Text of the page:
Business, Finance & Economics

Liberia: Election riots turn deadly


Liberian opposition Congress for Democratic Change (CDC) party supporters rally in Monrovia on Nov. 7, 2011. At least one person was killed during the rally that turned violent on the eve of the presidential election run-off.


Issouf Sanogo

Up to four people have been killed by Liberian riot police in protests ahead of Tuesday’s presidential run-off between incumbent Ellen Johnson-Sirleaf and former justice minister Winston Tubman, according to AFP.

Shots were exchanged between opposition activists and police in the capital city, Monrovia, on Monday after Tubman called for a boycott of the vote.

"Three or four were killed and many injured. They [police] came and started shooting at unarmed people who just wanted peace," said Tubman's running mate, former football star George Weah, AFP reported.

The Congress for Democratic Change (CDC) candidate has claimed he has evidence of fraud and voting irregularities in last month’s first round of elections, the Mail & Guardian reported. He vowed to reject the results of the election and called on his supporters Monday to boycott the vote.

“There is nothing in our laws that compel Liberians to vote. They have the freedom to vote or not to vote. And to call upon them to vote or not to vote is no violation at all,” Tubman said, according to Voice of America.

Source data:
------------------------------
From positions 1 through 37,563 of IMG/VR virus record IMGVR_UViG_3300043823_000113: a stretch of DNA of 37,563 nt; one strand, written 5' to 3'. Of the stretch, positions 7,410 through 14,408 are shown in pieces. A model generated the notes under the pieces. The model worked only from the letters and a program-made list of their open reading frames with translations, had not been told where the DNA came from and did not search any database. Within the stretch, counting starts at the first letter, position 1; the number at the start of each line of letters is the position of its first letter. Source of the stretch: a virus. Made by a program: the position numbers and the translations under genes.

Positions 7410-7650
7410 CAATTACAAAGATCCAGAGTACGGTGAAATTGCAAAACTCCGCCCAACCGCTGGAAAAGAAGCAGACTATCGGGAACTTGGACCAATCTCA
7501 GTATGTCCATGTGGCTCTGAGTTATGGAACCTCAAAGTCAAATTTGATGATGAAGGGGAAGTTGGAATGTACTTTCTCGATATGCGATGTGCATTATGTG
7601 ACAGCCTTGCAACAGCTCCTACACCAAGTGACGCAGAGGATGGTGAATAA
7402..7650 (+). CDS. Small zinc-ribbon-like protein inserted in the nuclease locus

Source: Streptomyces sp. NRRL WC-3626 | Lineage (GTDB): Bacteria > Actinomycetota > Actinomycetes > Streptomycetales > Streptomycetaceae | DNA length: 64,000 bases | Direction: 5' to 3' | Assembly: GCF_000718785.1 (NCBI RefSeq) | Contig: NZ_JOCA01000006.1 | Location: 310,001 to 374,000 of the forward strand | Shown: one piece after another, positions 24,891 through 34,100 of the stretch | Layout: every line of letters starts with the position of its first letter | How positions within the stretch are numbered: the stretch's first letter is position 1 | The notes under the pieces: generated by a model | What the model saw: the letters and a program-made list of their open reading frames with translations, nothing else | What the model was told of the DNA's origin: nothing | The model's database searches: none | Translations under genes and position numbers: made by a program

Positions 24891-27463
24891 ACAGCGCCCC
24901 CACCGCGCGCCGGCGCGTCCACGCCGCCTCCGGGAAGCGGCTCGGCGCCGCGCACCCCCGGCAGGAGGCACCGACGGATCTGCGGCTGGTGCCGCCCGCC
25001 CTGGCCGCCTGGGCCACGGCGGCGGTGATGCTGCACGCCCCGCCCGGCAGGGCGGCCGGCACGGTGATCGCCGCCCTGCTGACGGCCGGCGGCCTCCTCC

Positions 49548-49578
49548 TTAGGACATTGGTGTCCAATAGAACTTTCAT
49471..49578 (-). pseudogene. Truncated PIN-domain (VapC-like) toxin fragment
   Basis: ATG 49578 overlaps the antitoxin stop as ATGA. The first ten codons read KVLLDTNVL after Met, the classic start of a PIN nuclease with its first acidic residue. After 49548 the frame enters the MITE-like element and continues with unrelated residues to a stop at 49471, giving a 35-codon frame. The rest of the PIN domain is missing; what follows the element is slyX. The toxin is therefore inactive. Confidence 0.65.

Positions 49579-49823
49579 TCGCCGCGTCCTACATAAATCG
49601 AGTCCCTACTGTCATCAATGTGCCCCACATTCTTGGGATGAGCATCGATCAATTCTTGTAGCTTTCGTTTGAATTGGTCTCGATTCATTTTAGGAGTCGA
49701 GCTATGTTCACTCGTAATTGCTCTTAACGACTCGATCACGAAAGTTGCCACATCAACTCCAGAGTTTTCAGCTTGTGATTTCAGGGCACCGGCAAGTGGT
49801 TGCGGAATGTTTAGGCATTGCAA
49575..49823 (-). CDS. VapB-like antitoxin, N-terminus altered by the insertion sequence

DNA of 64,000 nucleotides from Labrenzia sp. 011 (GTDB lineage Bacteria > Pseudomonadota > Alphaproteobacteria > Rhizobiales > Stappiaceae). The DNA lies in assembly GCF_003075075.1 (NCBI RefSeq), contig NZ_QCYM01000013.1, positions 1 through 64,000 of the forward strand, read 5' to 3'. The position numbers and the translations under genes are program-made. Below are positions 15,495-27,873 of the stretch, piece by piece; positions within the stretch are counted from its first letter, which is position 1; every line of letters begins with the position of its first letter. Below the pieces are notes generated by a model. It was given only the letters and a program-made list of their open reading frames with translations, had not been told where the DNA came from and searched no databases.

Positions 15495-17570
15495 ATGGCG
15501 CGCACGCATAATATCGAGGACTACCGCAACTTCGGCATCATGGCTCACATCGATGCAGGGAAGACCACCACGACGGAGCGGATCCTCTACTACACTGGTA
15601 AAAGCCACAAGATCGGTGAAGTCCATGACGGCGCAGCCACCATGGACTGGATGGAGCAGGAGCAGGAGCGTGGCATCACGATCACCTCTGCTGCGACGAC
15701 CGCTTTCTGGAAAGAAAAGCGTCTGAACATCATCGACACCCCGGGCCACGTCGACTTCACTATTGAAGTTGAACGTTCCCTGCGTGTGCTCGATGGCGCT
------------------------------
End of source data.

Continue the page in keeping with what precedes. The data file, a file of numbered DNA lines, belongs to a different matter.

More: Liberia lines up for round two

CDC supporters answered the call by rioting outside the party’s headquarters. Liberian police, along with UN peacekeepers, told the crowd of protesters they could not hold a march, according to BBC. The security forces blocked the road before the shooting and stone throwing began.

The body of a young man was seen by journalists at the opposition party's headquarters, BBC reported.

The riots have raised fears that the country could descend into chaos following the elections. The presidential election is the first ones organized by Liberians since the end of the 14-year civil war in 2003. Johnson-Sirleaf was elected head of state in 2005 in elections run by the United Nations.

Johnson-Sirleaf, the 2011 Nobel Peace Prize winner, received almost 44 percent of the first round vote on Oct. 11, and her victory seems likely since she received the endorsement of the third-place finisher, former warlord Prince Johnson, Reuters reported.

More: Profile on former warlord Prince Johnson